Fractures are the most common and potentially serious childhood injuries and they are the number one reason for a referral to an orthopaedic surgeon.

Approximately half of all children will eventually suffer from a fracture or other serious orthopaedic injury. Most common childhood fractures are the result of “low-energy trauma,” including playground falls and sports-related injuries and “high-energy trauma,” such as motor vehicle accidents.

Fractures are more often seen in boys than in girls and tend to increase with age, peaking at about age 13. Most childhood fractures occur in the upper extremities, including the forearm, hand and elbow. Less often, but equally important, are fractures to the leg and ankle.

Fractures to the hip are more rare but among the most serious because of the potential for permanent damage leading to degenerative arthritis.

The presence of pain, swelling, bruising and deformity can suggest a bone fracture. X-ray’s are generally required to determine the type of the fracture.

Occasionally, the fractured bone can tear through the skin, leaving a bleeding wound. If this is the case, the bone has been exposed to contaminant particles that greatly increase the risk of infection. Medical attention should be sought as soon as possible because surgery is required to clean the bone and surrounding tissue. The risk of infection increases if cleaning the bone is delayed more than six hours after the injury.

Two very common types of fractures in children are usually seen in the forearm and the elbow. Two bones create the forearm: the radius and the ulna. If you hold your forearm with the hand facing forward, the radius is on the thumb side of the forearm and the ulna is on the opposite, or little finger side of the forearm. About half of all pediatric fractures affect the forearm. They are usually the result of a fall onto an outstretched arm. Skateboards, scooters or rollerblades are usually the culprits of this type of break.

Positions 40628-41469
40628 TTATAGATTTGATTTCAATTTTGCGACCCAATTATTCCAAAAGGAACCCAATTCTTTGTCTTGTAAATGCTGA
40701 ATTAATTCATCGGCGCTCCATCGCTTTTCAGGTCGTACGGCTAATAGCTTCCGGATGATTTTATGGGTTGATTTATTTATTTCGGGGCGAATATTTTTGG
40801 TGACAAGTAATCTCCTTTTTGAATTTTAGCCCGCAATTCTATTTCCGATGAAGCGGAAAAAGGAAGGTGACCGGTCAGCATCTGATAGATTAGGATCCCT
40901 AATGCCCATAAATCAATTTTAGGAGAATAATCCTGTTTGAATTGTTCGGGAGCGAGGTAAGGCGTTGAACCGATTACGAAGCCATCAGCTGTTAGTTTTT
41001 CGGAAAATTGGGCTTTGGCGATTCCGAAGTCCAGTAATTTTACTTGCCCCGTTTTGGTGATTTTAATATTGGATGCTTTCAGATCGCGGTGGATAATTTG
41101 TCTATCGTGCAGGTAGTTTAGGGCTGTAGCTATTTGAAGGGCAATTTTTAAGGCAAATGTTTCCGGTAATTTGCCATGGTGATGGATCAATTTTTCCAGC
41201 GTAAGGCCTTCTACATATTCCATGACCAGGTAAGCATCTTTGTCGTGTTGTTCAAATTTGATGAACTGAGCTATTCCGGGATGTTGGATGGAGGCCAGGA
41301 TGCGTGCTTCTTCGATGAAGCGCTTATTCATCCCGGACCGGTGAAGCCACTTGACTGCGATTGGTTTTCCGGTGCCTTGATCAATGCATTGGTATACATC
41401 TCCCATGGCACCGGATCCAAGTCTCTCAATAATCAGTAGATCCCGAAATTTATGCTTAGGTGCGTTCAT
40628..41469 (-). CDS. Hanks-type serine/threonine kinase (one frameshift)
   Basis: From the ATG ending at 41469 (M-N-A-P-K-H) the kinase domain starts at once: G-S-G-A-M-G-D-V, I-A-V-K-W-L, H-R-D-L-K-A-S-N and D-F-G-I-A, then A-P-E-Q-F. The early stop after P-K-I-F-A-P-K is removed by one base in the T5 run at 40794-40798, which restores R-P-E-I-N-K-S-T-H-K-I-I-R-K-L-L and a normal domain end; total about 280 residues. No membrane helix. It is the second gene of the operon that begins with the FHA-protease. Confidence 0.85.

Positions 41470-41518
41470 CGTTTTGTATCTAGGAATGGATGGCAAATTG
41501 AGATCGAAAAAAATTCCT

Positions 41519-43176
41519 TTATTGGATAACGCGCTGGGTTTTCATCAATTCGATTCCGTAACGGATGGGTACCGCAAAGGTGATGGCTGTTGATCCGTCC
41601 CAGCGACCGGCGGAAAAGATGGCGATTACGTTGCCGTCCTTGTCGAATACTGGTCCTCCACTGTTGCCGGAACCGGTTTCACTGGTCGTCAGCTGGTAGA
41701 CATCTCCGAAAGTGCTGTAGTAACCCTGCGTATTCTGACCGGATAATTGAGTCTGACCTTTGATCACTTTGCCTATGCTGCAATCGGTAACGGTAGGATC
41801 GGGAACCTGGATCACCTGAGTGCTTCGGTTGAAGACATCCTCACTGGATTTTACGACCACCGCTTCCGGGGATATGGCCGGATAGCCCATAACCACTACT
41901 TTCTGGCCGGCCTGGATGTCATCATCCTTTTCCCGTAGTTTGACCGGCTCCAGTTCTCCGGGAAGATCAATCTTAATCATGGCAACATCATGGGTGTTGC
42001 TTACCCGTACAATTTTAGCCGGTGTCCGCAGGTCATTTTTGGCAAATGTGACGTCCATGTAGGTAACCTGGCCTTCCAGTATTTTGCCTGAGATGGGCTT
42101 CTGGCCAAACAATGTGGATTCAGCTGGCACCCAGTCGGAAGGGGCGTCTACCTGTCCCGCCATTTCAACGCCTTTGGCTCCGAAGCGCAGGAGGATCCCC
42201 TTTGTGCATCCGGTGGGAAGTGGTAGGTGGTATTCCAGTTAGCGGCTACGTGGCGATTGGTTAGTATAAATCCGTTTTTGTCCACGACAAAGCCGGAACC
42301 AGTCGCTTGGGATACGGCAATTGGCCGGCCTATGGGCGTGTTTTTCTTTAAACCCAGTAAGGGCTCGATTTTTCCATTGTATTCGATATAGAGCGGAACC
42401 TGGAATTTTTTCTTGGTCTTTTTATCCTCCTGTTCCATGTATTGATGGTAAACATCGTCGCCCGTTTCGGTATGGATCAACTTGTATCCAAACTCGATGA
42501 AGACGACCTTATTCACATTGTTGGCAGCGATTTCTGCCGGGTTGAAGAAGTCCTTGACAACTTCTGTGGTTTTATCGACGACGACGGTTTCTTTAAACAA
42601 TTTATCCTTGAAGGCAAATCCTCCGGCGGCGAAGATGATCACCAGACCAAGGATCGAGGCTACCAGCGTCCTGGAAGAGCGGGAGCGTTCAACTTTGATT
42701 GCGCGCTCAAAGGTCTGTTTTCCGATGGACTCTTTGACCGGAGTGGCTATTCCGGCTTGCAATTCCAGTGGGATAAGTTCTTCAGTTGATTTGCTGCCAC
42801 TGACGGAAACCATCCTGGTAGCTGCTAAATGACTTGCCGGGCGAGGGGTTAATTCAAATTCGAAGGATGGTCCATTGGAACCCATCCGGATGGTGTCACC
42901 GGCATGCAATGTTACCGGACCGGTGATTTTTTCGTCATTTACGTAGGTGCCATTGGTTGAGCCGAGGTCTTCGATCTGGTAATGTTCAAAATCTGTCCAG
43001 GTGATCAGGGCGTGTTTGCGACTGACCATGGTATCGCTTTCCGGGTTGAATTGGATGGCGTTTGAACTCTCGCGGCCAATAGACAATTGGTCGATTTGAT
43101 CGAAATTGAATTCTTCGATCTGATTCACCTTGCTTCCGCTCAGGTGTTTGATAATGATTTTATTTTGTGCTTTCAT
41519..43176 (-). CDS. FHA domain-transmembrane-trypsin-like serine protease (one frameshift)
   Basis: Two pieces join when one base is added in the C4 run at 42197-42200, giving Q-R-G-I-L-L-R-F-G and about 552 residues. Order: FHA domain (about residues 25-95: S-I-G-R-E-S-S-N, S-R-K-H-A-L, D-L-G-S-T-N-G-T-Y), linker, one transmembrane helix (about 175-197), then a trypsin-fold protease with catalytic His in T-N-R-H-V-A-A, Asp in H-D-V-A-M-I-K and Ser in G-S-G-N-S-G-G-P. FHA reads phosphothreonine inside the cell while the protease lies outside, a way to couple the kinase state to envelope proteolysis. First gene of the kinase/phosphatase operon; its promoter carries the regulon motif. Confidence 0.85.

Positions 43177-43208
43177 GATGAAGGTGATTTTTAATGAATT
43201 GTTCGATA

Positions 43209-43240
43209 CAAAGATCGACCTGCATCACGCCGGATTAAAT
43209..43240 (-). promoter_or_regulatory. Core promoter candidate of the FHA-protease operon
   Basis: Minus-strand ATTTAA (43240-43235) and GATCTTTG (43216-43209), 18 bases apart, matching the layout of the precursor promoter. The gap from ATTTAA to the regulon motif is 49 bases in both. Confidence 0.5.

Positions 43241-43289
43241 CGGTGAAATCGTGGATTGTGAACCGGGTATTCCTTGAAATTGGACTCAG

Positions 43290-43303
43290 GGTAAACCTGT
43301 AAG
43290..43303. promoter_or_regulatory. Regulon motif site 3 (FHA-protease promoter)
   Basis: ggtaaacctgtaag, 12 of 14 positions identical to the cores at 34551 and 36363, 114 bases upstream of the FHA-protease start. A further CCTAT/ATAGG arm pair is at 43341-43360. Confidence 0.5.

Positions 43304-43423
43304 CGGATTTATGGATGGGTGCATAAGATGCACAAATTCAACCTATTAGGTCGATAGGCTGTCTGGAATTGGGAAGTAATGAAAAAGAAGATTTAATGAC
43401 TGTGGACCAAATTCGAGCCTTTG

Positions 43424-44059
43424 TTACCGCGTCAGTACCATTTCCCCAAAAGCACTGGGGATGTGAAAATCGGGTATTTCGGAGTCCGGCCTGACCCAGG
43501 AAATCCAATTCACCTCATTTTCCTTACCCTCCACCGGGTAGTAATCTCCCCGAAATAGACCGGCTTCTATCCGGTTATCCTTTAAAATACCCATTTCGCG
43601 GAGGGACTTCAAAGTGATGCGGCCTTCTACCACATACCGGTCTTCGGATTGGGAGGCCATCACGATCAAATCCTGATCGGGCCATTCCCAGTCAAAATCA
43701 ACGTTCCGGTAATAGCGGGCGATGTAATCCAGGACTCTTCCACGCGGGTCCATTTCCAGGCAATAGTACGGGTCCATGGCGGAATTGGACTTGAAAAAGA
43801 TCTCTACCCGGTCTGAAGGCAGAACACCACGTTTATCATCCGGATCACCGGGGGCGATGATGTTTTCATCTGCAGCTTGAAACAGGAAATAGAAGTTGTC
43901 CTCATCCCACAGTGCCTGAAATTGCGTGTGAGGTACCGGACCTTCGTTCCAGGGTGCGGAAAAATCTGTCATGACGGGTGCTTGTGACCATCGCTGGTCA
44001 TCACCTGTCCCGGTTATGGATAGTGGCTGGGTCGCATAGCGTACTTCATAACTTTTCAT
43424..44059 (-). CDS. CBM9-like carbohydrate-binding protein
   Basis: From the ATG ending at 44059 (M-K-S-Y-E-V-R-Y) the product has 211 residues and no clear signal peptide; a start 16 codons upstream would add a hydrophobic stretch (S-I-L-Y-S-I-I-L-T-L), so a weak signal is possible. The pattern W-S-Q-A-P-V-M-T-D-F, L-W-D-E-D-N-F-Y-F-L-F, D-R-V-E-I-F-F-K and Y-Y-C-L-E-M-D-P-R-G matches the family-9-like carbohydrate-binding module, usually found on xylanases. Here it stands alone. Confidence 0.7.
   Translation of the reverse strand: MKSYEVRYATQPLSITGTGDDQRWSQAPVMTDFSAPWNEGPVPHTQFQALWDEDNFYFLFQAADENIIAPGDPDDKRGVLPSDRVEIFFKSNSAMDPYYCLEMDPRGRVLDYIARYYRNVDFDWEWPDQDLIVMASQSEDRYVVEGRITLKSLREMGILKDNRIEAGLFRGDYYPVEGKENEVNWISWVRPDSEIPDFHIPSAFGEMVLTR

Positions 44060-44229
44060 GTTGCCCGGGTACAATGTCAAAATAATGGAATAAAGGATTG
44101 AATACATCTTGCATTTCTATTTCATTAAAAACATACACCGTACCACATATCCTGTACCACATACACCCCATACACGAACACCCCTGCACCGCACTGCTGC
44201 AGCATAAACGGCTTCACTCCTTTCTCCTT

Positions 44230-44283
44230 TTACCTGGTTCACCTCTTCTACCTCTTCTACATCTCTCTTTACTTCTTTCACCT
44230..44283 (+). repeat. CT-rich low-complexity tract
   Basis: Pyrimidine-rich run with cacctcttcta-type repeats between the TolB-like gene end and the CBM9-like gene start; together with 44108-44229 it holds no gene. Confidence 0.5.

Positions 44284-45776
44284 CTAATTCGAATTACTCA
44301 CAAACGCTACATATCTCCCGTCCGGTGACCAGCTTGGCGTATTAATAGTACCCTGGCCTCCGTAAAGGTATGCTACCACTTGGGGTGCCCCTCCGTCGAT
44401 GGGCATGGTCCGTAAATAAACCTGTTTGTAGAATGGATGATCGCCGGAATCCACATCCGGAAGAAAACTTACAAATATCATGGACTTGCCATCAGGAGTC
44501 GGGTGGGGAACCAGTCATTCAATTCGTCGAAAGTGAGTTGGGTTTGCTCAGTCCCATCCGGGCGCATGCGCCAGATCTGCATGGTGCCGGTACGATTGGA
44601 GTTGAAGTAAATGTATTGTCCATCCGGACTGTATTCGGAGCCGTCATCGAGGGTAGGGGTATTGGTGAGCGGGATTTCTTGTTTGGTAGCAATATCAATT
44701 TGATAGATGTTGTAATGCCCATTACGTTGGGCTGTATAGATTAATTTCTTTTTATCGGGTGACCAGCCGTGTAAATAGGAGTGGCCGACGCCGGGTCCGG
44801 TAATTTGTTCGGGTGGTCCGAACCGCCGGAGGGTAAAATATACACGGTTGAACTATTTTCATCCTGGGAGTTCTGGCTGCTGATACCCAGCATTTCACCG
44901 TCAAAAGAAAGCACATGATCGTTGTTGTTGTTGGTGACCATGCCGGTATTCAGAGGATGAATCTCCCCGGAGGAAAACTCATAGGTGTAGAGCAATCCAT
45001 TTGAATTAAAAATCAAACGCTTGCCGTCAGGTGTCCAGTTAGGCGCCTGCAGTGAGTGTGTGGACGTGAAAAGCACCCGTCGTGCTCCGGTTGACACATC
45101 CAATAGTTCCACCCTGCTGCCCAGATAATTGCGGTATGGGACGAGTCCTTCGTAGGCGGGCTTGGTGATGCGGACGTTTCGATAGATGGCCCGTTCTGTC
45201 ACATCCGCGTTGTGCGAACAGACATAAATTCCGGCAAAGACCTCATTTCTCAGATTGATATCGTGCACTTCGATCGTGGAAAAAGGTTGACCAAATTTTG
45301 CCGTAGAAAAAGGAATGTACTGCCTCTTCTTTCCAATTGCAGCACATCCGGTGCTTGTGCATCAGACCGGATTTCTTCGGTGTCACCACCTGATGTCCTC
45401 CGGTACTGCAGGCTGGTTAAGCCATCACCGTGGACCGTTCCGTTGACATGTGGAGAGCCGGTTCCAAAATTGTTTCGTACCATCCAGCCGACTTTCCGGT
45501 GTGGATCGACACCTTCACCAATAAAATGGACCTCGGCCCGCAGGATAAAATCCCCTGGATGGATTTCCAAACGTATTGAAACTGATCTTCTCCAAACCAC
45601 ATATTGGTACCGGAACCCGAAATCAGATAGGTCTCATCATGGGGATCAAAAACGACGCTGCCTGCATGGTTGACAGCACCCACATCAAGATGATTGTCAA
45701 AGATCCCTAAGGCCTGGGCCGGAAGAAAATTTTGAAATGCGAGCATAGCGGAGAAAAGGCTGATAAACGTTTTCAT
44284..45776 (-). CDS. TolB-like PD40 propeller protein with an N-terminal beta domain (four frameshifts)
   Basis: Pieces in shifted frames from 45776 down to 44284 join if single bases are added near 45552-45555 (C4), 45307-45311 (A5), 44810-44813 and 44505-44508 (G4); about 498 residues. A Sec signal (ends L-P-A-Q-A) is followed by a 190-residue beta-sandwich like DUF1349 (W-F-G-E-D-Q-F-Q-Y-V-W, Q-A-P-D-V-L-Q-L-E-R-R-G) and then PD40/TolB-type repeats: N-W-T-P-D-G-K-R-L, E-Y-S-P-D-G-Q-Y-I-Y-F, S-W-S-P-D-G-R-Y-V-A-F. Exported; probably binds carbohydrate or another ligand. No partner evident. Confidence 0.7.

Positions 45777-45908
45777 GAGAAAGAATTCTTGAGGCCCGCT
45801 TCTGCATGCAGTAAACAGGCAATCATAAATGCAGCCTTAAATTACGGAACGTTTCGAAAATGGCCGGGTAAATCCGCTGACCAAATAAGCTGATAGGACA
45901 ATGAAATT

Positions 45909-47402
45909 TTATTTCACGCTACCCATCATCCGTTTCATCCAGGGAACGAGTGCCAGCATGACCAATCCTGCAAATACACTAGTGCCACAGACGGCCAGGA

In young children, most types of forearm fractures can be treated without surgery by manipulating the bones into position and casting. Older children, those with severely displaced or unstable fractures, and those in which the fractures are associated with a dislocation of the joints, either at the wrist or at the elbow, will likely require surgery.

Fractures of the lower part of the humerus (upper arm bone) account for about 60 percent of all elbow fractures in children, also the result of a fall onto an outstretched arm.

Playground equipment, especially monkey bars, are mostly commonly associated with these injuries. If the lower part of the humerus is broken, kids will complain of elbow pain and will refuse to move it. The severity of the break will be determined by the amount of displacement between the bone fragments. Fractures with minimal displacement, which are the most common type, will carry smaller risks and can be treated with manipulation and casting. However, severe fractures can result in nerve and blood vessel damage and permanent deformity. Immediate attention by an orthopaedic surgeon is recommended to determine the need for surgery. For severe fractures, manipulation under general anesthesia is usually required, followed by fixation with metal pins.

Adult supervision when playing, safe playground equipment with resilient ground surfaces, and the use of appropriate protective gear are key factors in preventing children’s fractures.

Dr. Mauricio Silva is an assistant professor of UCLA and Orthopaedic Hospital Department of Orthopaedic Surgery, www.orthohospital.org.